EconSource: Yemen War Could Strangle Strategic Sea Trade Routes

With Saudi Arabia and Iran squaring up on opposing sides in the Yemen war, the dangers to vital oil tanker and goods voyages are growing. Millions of barrels of oil pass through the Bab al-Mandab and Strait of Hormuz everyday to Europe, the United States, and Asia, waterways that pass along the coasts of Yemen and Iran, respectively. Saudi-led forces have imposed inspections on all ships entering Yemen in an attempt to prevent weapons being smuggled to the Iran-allied Houthis. Insurance costs for shippers are likely to jump and the likelihood of a sharp rise in the premiums on voyages could be as much a deterrent to trade as the conflict itself. [Reuters, 5/13/2015]

Saudi claims oil price strategy success
Saudi Arabia says its strategy of squeezing high-cost rivals such as US shale producers is succeeding, as the world’s largest crude exporter seeks to reassert itself as the dominant force in the global oil market. The kingdom’s production rose to a record high of 10.3 million barrels a day in April and there is no sign that it plans to reverse its policy at next month’s meeting of the Organization of the Petroleum Exporting Countries (OPEC). The International Energy Agency released data on Wednesday backing up the Saudi position, however the agency also cautioned that it would be “premature” to suggest that OPEC had “won the battle for market share.” [Financial Times, 5/13/2015]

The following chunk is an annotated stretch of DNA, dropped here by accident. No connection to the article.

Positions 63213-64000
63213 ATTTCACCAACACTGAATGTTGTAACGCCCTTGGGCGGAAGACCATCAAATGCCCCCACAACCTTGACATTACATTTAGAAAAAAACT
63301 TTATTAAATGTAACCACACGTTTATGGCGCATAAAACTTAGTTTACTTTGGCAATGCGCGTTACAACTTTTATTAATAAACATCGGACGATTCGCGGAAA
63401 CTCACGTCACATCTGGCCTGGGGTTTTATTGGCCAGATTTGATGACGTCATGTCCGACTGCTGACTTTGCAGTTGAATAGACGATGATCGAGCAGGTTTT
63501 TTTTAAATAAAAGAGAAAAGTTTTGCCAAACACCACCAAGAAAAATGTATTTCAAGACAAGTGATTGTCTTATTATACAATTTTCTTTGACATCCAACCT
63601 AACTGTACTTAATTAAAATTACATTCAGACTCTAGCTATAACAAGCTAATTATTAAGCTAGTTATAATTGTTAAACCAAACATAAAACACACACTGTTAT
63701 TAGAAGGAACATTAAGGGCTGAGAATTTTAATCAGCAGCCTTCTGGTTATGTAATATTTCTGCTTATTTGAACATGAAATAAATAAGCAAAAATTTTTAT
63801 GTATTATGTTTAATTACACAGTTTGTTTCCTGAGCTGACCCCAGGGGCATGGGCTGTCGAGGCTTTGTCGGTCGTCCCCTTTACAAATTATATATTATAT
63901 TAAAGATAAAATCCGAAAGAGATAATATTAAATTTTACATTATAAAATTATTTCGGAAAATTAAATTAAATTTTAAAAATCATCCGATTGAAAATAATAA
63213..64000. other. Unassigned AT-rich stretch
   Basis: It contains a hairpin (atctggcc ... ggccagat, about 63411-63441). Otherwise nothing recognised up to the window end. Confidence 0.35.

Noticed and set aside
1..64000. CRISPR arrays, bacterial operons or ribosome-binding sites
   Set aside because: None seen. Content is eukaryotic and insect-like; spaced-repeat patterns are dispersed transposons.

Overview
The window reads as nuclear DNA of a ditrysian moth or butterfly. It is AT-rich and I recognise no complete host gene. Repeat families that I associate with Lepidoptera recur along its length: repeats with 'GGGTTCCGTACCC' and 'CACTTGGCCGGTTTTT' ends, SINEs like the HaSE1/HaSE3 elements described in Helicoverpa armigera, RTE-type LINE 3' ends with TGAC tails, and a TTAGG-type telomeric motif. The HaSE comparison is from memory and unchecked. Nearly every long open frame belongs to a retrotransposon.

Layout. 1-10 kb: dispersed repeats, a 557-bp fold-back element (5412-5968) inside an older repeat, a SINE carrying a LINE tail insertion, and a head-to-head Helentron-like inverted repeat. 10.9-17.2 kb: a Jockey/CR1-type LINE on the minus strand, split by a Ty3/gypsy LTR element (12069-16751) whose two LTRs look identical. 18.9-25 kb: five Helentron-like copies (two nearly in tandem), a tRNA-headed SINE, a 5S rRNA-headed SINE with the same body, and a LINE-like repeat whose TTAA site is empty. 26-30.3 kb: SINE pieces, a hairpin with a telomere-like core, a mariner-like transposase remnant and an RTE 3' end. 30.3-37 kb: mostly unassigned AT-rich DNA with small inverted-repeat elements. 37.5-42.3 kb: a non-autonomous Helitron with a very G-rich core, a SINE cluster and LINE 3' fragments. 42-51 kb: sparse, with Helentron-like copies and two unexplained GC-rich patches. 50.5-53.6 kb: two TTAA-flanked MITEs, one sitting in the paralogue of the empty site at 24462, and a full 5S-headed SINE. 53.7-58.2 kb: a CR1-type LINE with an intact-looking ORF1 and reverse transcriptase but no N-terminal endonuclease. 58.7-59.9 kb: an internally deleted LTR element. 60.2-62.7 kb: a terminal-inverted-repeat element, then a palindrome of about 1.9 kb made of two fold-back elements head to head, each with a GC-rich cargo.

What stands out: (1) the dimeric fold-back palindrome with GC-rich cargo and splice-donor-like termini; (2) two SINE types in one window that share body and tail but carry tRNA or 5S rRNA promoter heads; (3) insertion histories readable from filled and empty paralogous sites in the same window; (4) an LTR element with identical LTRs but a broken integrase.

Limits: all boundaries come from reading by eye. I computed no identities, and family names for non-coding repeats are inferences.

Egypt targets 5 percent growth in 2015/2016 fiscal year
Egypt is targeting 5 to 6 percent average growth in gross domestic product in the next fiscal year 2015/2016, up from an expected 4 percent for the current year, Planning Minister Ashraf al-Araby said. The government is targeting 6 percent growth by fiscal year 2018/2019. Araby said the government’s policy of subsidy cuts would continue but he did not give a breakdown of the intended cuts. Egypt will begin rolling out a smart card system for subsidized fuel starting on June 15 as part of plans to reduce costly energy subsidies over time. Al-Araby said the government would not raise fuel prices immediately once the smart card system comes into force. [Reuters, Ahram Online, 5/13/2015]

Eni’s oil output in Libya rises above pre-war levels
Italy’s oil and gas company Eni is producing around 300,000 barrels per day (bpd) of oil in Libya, raising output higher than the 280,000 bpd that Eni produced before Muammar Qaddafi was ousted in 2011. Eni, Libya’s biggest oil producer, is one of the few foreign companies still operating in the country. Meanwhile, the ports at Zueitina and Hariqa remain the main outlets for oil exports. So far, all the crude oil leaving Zueitina is from storage as fresh supplies are currently blocked by protesters demanding jobs. [Bloomberg, Libya Monitor (subscription), 5/13/2015]

Also of interest
Weaker oil may stall Gulf’s advance, Q1 earnings mixed | Reuters
Saudis spend like there’s no oil price drop | Financial Times
Iraqi forces capture three strategic areas in Baiji | Rudaw
The role of Egypt’s central bank (analysis) | Al Monitor